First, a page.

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Publisher's Summary

Clear-eyed and spirited, Taylor Greer grew up poor in rural Kentucky with the goals of avoiding pregnancy and getting away. But when she heads west with high hopes and a barely functional car, she meets the human condition head-on. By the time Taylor arrives in Tucson, Arizona, she has acquired a completely unexpected child, a three-year-old American Indian girl named Turtle, and must somehow come to terms with both motherhood and the necessity of putting down roots.
Hers is a story about love and friendship, abandonment and belonging, and the discovery of surprising resources in apparently empty places.
©1988 Barbara Kingsolver (P)2004 Recorded Books, LLC
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Customer Reviews

Most Helpful
4 out of 5 stars
By withherownwings on 02-22-14

a dear favorite

I have long been a fan of the story of Taylor and Turtle Greer and their search for family (this book and Pigs In Heaven, the sequel). I read these in hard copy when I was living abroad, and they made me so nostalgic for home that I cried. They may not be as grand and sweeping a tale as The Poisonwood Bible, but they feel true and real in a tangible way. Taylor is matter of fact, practical, insecure, and wryly funny. I feel a deep connection to her. I thought CJ Critt's narration was perfect for Taylor (despite the lack of a Southern accent) as her tone is perfectly humble, heartfelt, and sarcastic. These books are a great coming of age story and I'll re-listen many more times in my life.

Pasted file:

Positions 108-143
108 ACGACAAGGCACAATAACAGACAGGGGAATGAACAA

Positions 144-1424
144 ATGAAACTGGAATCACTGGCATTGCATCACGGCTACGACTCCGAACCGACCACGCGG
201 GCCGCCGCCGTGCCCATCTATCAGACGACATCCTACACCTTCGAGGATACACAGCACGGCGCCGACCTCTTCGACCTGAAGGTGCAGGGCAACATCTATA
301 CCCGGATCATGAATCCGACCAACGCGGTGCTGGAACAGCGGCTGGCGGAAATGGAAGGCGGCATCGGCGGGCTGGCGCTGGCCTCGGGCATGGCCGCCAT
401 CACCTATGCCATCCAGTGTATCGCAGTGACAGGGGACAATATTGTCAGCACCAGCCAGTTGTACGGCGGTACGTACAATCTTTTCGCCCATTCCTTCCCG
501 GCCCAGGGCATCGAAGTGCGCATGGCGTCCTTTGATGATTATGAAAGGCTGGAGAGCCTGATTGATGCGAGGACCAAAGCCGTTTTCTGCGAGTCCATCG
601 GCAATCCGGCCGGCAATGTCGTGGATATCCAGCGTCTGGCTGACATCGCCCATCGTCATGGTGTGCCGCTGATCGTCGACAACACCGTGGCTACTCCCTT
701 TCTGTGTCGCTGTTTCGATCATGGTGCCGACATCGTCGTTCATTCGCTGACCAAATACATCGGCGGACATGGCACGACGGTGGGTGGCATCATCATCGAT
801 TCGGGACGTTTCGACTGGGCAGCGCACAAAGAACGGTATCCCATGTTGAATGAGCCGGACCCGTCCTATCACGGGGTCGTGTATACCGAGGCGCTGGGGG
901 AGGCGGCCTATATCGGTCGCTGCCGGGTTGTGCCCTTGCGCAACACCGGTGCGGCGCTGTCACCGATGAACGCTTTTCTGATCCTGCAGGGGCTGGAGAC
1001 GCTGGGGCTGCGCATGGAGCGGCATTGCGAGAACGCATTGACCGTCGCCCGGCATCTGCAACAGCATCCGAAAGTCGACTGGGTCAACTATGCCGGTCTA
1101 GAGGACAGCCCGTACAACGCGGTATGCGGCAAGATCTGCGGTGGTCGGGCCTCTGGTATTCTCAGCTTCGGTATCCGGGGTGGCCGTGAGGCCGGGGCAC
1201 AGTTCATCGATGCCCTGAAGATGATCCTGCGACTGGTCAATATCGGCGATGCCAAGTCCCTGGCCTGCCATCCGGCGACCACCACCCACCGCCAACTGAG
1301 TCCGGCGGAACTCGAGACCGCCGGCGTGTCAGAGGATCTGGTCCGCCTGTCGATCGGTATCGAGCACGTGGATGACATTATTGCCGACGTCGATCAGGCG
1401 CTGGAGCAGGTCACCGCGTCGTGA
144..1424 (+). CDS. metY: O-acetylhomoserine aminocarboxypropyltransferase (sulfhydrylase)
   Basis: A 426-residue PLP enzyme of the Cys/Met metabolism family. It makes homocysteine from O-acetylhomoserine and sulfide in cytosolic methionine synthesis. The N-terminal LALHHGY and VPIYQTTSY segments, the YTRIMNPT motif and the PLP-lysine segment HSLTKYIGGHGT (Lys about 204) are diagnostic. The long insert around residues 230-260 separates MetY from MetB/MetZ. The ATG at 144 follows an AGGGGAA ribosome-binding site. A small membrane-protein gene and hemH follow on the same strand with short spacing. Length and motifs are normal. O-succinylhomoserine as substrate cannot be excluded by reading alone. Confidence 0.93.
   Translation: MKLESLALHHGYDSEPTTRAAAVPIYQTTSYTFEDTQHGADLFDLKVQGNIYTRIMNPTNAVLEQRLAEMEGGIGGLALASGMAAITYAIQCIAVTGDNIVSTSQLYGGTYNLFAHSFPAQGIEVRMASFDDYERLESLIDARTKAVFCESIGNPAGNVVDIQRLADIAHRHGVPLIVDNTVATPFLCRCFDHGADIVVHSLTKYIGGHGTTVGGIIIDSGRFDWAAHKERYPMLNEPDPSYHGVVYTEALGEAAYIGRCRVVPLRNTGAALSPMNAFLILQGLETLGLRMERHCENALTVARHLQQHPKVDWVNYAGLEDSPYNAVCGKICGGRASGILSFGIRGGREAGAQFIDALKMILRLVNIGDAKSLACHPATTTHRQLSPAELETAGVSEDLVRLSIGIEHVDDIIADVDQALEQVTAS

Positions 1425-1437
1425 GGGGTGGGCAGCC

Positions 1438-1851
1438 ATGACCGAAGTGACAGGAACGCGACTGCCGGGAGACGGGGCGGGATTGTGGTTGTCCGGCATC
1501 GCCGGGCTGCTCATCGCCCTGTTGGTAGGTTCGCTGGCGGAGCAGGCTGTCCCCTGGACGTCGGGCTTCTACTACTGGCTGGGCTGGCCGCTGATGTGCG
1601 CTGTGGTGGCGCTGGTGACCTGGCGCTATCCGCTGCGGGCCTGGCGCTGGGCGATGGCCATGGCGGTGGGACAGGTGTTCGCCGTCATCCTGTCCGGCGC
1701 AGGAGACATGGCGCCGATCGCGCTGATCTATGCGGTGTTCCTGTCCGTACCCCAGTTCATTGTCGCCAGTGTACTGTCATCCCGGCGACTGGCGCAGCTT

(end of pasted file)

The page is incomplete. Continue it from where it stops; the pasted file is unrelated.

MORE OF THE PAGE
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8 of 8 people found this review helpful

5 out of 5 stars
By Catarina on 03-26-12

I felt invited to her journey from my armchair

Where does The Bean Trees rank among all the audiobooks you’ve listened to so far?

The Bean Trees is a fantastic book covering a journey in life as well as over land in a car. An amazing read.

What did you like best about this story?

How the main character Taylor shares her feelings and thoughts, letting me both feel connected to her and to learn a new perspective.

What about C. J. Critt’s performance did you like?

Her accent and voice

If you could rename The Bean Trees, what would you call it?

Something about a journey and accepting what comes to you

Any additional comments?

Barbara Kingsolver writes uniquely, always close to nature and with a very open relationship, straight forward to people and to what it means being human.

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6 of 6 people found this review helpful

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